The blog Daily Writing Tips offers ten ways.  Let me paraphrase a few of them.

Encourage students to read, read, read.  Reading isn’t writing, true.  But if students read widely, they encounter all kinds of writing styles.  Subconsciously they discern what is good writing.

Encourage students to write stories for younger kids. If students are in third grade, have them write for kindergarteners, using themes and words kindergarteners understand.  By doing so, students consider audience, style of writing, how complicated to make the plot, what kinds of characters to include, the setting—all elements of stories.

Encourage students to keep going even if they know there are mistakes.  Professional writers don’t stop to fix every mistake as they write.  No, they know they will go back later and fix mistakes.  Once students are in the “flow” of writing, they should push on.

Encourage students to keep journals and to share those journals.  With partners or in small groups they can share their writing and receive feedback.  Positive feedback is so important to motivate a student to keep writing.

Encourage students to ask for help.  Some parents think students should write alone and confer with a teacher only when the writing is done.  Wrong.  Conferring during the writing process allows students to ask questions about verb tenses, a better way to say something, the meaning of a word, and plot possibilities.  The teacher becomes not the judge but the helper.

And I would add an idea of my own.  Write with students.  Ask them questions as you write, so they can see you welcome their help.  Share your writing when it is done, warts and all.  Model the behavior you hope they will use with you.  Let them help you.

Why writers should read, read, read

I have been writing and rewriting parts of a novel for  years in hopes of improving my writing and story telling.  One story line within my novel has had me stumped.  In newspaper articles, TV shows and radio stories I have sought solutions, but none have seemed spot on.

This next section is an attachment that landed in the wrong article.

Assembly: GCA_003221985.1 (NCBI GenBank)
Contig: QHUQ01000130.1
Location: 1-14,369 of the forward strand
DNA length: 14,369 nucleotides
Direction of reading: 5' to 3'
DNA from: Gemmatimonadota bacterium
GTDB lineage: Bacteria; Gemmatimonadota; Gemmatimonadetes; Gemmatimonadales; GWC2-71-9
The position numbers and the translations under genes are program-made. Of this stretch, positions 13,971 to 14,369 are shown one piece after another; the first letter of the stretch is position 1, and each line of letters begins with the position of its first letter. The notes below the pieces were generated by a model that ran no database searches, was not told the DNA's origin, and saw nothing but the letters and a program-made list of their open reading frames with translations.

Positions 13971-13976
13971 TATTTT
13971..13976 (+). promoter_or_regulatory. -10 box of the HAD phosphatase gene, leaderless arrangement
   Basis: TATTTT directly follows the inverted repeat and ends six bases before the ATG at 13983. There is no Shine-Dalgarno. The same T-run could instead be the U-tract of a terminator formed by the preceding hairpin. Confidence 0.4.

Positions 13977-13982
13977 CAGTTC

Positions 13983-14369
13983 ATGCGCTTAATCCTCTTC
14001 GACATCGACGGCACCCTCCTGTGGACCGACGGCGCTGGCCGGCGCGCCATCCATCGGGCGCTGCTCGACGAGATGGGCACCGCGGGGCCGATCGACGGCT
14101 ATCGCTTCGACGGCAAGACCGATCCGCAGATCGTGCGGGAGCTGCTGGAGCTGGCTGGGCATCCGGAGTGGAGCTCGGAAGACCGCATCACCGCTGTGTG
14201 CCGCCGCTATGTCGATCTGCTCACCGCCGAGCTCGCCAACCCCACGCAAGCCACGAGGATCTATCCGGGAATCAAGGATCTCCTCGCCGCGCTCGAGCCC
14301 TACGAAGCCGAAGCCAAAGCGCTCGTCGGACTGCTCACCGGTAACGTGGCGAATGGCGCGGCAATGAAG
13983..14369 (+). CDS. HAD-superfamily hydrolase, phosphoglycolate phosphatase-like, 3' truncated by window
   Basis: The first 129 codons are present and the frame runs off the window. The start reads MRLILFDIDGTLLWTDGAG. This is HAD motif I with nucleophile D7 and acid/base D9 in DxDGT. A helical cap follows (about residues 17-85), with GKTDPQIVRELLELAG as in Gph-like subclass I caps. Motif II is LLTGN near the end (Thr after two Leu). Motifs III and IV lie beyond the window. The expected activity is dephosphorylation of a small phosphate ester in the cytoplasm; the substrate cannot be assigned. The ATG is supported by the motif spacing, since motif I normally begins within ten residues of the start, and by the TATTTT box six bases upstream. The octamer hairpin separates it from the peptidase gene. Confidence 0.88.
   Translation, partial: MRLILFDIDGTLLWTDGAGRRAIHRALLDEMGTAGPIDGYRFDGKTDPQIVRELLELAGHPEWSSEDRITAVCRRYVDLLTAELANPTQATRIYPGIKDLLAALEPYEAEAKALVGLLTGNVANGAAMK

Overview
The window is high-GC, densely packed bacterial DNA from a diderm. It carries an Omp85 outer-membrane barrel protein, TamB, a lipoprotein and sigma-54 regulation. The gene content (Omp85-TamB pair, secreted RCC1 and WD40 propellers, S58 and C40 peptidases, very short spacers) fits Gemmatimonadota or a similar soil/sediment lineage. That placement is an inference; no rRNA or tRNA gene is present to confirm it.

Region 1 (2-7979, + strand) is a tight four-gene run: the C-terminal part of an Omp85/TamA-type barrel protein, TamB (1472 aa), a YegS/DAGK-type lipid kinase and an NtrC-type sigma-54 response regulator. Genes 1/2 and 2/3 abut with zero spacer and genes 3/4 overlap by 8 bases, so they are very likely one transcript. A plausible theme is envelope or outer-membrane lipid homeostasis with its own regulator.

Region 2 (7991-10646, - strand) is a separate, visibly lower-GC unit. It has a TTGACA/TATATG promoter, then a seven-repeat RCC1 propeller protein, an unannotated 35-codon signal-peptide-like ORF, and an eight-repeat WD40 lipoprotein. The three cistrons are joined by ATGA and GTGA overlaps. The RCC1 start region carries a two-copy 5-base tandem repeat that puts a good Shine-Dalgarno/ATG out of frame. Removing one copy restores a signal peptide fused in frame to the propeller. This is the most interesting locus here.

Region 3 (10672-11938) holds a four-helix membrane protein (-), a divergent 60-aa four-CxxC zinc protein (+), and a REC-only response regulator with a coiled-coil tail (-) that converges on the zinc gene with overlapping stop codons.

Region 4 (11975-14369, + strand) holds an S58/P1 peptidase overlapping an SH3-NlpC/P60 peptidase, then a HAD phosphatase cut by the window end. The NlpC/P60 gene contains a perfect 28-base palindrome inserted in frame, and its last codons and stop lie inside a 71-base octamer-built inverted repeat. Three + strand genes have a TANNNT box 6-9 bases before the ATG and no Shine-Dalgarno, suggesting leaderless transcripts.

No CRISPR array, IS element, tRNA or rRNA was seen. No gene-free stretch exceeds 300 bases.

Last night I was reading a suspense thriller in bed—not the genre I usually read, and not the genre I am writing.  But  my sister suggested it, and I trust her judgment.  The thriller started slowly, so slowly that I almost stopped reading.  But then I read a particular scene, and from that point on I was hooked, turning page after page long past midnight.

I was enjoying the novel, of course, but as a writer I was also aware of how the author was constructing her book.  In particular, the protagonist’s interior dialog fascinated me, how her thoughts sounded so real—or what I assumed was real since I have never been in a situation like that character’s.  I need to try writing like this, I thought.

And then all of a sudden, while I was reading about a secondary character, I had one of those light bulb moments.  In one  incident I saw the germ of how I could develop my own story line.

Chills rippled through me.  I had a plan!

Two aspects of this reading experience are important.  One, in the back of my mind I was thinking about a particular writing problem. I was seeking ideas, so when I read the scene in the thriller, I could readily see a connection to my writing problem.  To make an analogy, the seed fell into fertile ground.

Two, I wasn’t thinking specifically about my novel as I was reading the thriller.  I was focused on the thriller.  But my subconscious, always aware of my novel, made a connection.  To make another analogy, I was like a mother focused on making dinner, but through my peripheral vision and hearing, aware of my child in the background.

So many good writing ideas have come to me while I am reading.  I don’t read to learn how to write, but that’s what happens.  I see the way another writer handles a writing problem and try that technique.  Or subconsciously I make a connection between what I am reading and what I am writing and snatch the germ of an idea.

I find that I do more writing and better writing when I am reading.  I am on vacation now, so in the past two weeks I have read three books—two novels and one memoir.  The ideas keep coming!